Are you suggesting that popularity on YouTube is indicative of a thing?s objective popularity hence its legitimacy? That YouTube clicks will inexorably spill over into primetime televised viewership and the mass appeal and following of gamers and non-gamers alike? Because I will staunchly disagree. They already show some competitions on ESPN occassioanlly; you know who watches them? Other gamers who?re glad/surprised to see their beloved hobby getting some recognition on the ?jocks?? channel. The only discussion I?ve heard from non-gamers about televising video game competitions has been essentially ?why are they televising this??Squilookle said:I recognise those youtube numbers are just a drop in the ocean at the moment. But they're probably only going to grow.Xprimentyl said:The question was whether or not esports could ever be as popular as major league sports. Millions of views on YouTube do not equate to network viewership or physical attendance at stadiums, arenas or ball parks.
Is that hyperbole? If not, which people said that about those things? Who said the lightbulb was a fad never to supplant the candle? Who said the bicycle was a larf when compared to good old fashion walking or horseback? The things you mentioned were inventions, true innovation. Videogames already exists as a thing that many people do, so simply watching others do that thing will never be a primetime draw for the masses, i.e.: there will never come a time when a typical Sunday afternoon event is firing up the barbecue, icing down beers and inviting the guys over to watch other dudes play League of Legends. Again, I?m not saying spectating professional gamers isn?t viable or that there will never be any audience for it; I?m saying in response to the OP, no, it will never be on par with the likes of the multi-BILLION dollar industries of professional sports that already enjoy their own, deserved status and hundreds of years of tradition and following.Squilookle said:People said that about movies when they first appeared too. Same for video games. Bicycles. The light bulb. Submarines. The superhero genre etc, etc etc.Xprimentyl said:I?ve no doubt that esports will garner increased popularity, but it will be a cold day in hell when they?ll rival the draw of say Monday Night Football, March Madness or the World Series.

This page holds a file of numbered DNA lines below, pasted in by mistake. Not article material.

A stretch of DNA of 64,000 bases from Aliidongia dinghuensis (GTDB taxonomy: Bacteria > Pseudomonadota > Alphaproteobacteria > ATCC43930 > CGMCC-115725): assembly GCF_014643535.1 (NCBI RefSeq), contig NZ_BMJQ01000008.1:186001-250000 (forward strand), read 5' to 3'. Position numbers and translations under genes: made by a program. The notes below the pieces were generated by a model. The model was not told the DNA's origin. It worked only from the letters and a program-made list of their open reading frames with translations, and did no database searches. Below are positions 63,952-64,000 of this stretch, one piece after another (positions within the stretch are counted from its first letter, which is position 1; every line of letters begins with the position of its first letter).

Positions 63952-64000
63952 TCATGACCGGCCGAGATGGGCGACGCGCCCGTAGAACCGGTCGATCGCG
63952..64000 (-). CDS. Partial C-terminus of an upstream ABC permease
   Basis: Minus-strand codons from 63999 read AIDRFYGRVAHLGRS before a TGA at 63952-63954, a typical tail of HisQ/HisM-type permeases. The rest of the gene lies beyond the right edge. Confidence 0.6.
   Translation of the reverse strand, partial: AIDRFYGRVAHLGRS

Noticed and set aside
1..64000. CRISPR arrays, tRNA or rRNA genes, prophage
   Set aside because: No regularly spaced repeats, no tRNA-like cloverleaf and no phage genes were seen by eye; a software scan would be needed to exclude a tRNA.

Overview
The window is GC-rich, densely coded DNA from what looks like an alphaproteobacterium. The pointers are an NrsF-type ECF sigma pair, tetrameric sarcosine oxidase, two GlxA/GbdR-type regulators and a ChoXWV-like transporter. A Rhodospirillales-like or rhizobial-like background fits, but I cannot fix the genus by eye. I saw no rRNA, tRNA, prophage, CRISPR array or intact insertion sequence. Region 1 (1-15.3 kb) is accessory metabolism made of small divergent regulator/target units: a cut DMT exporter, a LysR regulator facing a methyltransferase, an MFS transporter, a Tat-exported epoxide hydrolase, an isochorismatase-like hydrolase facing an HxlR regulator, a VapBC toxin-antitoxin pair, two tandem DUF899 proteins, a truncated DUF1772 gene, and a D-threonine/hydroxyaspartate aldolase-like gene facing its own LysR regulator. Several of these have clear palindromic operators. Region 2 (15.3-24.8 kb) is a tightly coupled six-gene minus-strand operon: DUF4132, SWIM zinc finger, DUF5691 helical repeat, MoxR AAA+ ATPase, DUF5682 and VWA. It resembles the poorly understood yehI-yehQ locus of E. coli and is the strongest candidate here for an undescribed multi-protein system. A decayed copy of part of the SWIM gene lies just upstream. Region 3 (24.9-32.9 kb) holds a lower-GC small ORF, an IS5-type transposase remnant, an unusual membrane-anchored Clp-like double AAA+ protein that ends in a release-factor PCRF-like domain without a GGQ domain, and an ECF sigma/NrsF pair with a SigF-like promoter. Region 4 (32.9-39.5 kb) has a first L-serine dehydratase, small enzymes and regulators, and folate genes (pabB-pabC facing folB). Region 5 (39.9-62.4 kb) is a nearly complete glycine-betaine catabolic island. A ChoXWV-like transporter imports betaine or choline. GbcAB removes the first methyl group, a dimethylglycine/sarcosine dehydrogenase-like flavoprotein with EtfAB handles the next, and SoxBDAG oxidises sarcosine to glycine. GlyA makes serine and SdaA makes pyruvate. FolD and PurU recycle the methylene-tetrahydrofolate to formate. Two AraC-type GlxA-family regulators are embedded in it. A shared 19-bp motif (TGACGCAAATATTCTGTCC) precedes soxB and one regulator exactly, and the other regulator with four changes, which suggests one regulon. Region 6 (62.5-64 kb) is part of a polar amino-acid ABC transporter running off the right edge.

And if you missed my post on this very subject, I was being facetious, but:Squilookle said:
I watched this event Sunday. And you know what? It was a farce. We literally laughed out loud at how ridiculous it was compared to actual NASCAR. Looked great for a video game that you or I could go out, buy and enjoy, but it was cartoonish when compared to what it was pretending to be. They had cars clipping through each other, they don?t animate pit crews, so cars just stop in the pit box for a couple of seconds before taking off ?repaired,?, the ?wrecks? were poorly realized and nowhere near the violence that for some is a huge draw for watching racing. It was a better than nothing ?something? to watch since COVID-19 has effectively cancelled sports, NASCAR included, but given the choice to watch one or the other, any fan of the sport of racing would opt for the real thing.Xprimentyl said:Thought I should apologize for my doubt in esport's viability as I'm quarantined and watching NASCAR's iRacing right now. Guess it takes a plague and pure desperation to bring people in.
I?m a gamer too; I know what games have to offer, how far they?ve come, that more people play them now than ever and how difficulty it is to compete at the professional level. But I?m also a sports fan and I know what it takes to earn a spot on any one of their storied stages as a professional athlete, and that that effort and honor are what people from every walk of life turn out by the millions to watch on gameday. Being really good at a $60 game that anyone can play isn?t quite the same?